Despite what some of my clients have doggedly insisted, you have not yet been taxed on money in your qualified retirement plans (except for Roth IRAs). When you pull that money out, then you may owe Uncle Sam, and Uncle Sam wants his cut. Therefore, the law requires that once you hit a certain age, you have to take out a minimum amount each year. Before Secure, your required minimum distributions started in the year in which you turned 70½ years old. Failure to take an RMD resulted in a 50% penalty, the steepest the IRS can levy.
Good news. Now you can wait to take your first RMD until age 72, provided you weren’t already 70½ years old by 2019. You may take money out, but you don’t have to.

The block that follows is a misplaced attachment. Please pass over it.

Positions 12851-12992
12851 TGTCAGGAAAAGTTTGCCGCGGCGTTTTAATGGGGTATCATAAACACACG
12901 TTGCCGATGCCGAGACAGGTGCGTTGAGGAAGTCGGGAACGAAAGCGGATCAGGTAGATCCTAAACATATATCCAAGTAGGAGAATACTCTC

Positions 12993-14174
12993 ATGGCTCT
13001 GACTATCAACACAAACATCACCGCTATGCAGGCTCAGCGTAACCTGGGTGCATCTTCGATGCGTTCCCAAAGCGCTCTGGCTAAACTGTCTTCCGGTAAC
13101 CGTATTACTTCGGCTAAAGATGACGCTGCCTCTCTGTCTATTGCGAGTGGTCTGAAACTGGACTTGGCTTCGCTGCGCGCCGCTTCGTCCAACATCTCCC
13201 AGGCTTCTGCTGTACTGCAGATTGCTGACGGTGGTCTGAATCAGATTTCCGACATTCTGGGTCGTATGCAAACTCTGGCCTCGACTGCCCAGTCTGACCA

Read: Who should consider a Roth conversion under the Secure Act?
Before Secure, you were unable to contribute to your traditional IRA plan once you hit age 70. The law basically said that you were done saving at that point. Secure removes that requirement. Now you can continue to contribute wages to a traditional IRA for as long as you are working. Now, how much this will matter will vary based on how long you plan to keep working.
Out of the five major items I identified, can you guess which one the insurance industry lobbied hard for? If you guessed opening up trillions of dollars in employer-sponsored retirement plans to invest in annuities, while forgiving the employer from a fiduciary responsibility in managing the same retirement plans, give yourself a pat on the back. That should go nicely with a newfound paranoia that you’ll find your 401(k) investment options to be a warren of indecipherable annuity options with unclear growth options, hidden fees, and sizable commissions to the sales people that managed to convince your company that this was a good idea.